Thursday, 11 August 2011

Community versus society

Whilst out walking on Tuesday, I listened to Radio 5. One thing I noticed: In what must have been ten hours of coverage, 'society' was only mentioned twice: once by a caller in the phone-in show at twenty past nine, and another, in a negative context, in the early afternoon. In contrast, 'community' seemed to be on everybody's lips.

Of course there is a significant overlap between the meaning of the two words, but the differences are important. When someone mentions 'community' without context, I wonder which community: a geographical one, a religious one, an ethnic one, a cultural one, or one based on sexual orientation? When someone says that there will be people on the streets protecting their community, is it everyone in the community or a small subset?

On a large scale 'community' is divisive: I cannot be a member of the gay, Islamic, Christian or Hindi communities. By saying you are a member of any specific community then you are by definition excluding those outside the community.

Yet we are all part of society.

Am I the only one who thinks that this focus on 'community' over 'society' with respect to the rioting is rather worrying?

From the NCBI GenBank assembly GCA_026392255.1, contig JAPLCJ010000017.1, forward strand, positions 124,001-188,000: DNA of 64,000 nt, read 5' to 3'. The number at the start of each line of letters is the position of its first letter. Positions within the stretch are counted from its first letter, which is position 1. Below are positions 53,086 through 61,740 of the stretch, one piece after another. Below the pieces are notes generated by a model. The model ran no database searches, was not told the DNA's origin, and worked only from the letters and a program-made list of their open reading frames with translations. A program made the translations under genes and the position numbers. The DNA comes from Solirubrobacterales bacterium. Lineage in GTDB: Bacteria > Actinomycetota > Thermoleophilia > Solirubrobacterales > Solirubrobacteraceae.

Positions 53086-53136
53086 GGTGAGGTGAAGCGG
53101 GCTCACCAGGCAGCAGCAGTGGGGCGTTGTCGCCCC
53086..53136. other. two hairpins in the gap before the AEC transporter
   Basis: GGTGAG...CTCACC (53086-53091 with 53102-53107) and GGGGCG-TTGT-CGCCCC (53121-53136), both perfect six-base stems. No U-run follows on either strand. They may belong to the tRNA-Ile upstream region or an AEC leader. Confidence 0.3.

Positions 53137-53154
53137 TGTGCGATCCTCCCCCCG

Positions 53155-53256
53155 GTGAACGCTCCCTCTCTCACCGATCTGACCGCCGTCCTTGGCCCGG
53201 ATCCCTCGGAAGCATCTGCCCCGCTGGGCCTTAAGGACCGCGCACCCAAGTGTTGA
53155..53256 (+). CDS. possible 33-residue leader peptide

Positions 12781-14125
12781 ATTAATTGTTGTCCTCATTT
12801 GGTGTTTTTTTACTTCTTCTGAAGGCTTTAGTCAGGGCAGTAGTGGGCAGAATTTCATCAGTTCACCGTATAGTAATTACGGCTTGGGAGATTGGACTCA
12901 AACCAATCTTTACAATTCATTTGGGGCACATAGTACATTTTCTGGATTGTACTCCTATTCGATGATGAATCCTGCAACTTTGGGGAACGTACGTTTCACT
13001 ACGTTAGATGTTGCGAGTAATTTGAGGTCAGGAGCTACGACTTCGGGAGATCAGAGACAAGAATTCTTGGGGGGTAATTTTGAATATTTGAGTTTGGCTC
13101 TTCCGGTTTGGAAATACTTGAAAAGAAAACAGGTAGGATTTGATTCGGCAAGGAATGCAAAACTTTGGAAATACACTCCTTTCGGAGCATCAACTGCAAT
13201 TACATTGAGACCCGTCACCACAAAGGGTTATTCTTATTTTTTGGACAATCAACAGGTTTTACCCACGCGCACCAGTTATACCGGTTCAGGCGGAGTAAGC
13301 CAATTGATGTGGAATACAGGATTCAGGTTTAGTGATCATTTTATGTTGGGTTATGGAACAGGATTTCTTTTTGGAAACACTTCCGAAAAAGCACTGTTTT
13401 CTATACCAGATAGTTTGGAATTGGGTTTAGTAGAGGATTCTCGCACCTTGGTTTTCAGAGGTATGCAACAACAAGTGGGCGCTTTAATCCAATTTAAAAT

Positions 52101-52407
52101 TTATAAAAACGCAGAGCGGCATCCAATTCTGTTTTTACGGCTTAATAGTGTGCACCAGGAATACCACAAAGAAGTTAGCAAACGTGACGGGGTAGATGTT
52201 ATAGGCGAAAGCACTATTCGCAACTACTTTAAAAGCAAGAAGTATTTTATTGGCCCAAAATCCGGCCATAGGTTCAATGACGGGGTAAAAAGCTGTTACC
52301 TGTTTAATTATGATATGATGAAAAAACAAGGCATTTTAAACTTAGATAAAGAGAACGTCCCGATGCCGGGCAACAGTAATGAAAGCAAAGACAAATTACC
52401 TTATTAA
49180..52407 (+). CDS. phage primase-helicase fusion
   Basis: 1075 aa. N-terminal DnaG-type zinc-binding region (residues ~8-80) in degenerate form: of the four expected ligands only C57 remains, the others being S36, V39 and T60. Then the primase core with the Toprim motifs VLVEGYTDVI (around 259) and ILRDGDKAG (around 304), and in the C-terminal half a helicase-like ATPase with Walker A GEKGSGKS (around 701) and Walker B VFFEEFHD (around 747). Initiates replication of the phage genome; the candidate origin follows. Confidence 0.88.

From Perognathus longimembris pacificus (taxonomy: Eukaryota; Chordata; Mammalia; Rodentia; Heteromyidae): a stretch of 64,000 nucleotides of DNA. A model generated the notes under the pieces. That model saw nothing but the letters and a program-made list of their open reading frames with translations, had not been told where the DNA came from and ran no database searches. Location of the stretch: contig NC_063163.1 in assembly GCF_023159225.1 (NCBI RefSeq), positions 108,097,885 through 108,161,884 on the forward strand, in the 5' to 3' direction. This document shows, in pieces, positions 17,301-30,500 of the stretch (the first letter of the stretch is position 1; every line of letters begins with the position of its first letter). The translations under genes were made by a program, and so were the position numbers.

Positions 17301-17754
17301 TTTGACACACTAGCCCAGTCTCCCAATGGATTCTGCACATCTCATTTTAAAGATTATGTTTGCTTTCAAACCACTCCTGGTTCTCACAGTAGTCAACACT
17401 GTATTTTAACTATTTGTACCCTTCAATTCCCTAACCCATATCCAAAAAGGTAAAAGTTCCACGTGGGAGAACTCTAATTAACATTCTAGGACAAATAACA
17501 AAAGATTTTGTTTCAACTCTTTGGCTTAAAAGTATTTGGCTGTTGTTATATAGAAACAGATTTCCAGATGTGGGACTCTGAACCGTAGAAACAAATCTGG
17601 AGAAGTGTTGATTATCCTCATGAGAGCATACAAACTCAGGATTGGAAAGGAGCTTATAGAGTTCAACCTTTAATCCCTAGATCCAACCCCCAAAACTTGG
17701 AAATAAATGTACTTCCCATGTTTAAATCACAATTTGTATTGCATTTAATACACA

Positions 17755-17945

Perhaps Thatcher was right, and the media now think that 'there is no such thing as society'.

This brings me onto another bugbear of mine: people who use Thatcher's infamous quote should always mention the context in which she said it. As it happens, these riots makes her words seem all the more applicable:
There is no such thing as society. There is living tapestry of men and women and people and the beauty of that tapestry and the quality of our lives will depend upon how much each of us is prepared to take responsibility for ourselves and each of us prepared to turn round and help by our own efforts those who are unfortunate.
In other words, if we want a good society then we should help ourselves and those less fortunate than ourselves. Perhaps the rioters and looters (especially those employed as teaching assistants) should consider this.

1 comment:

Alan Sloman said...

Yes - Agree totally David.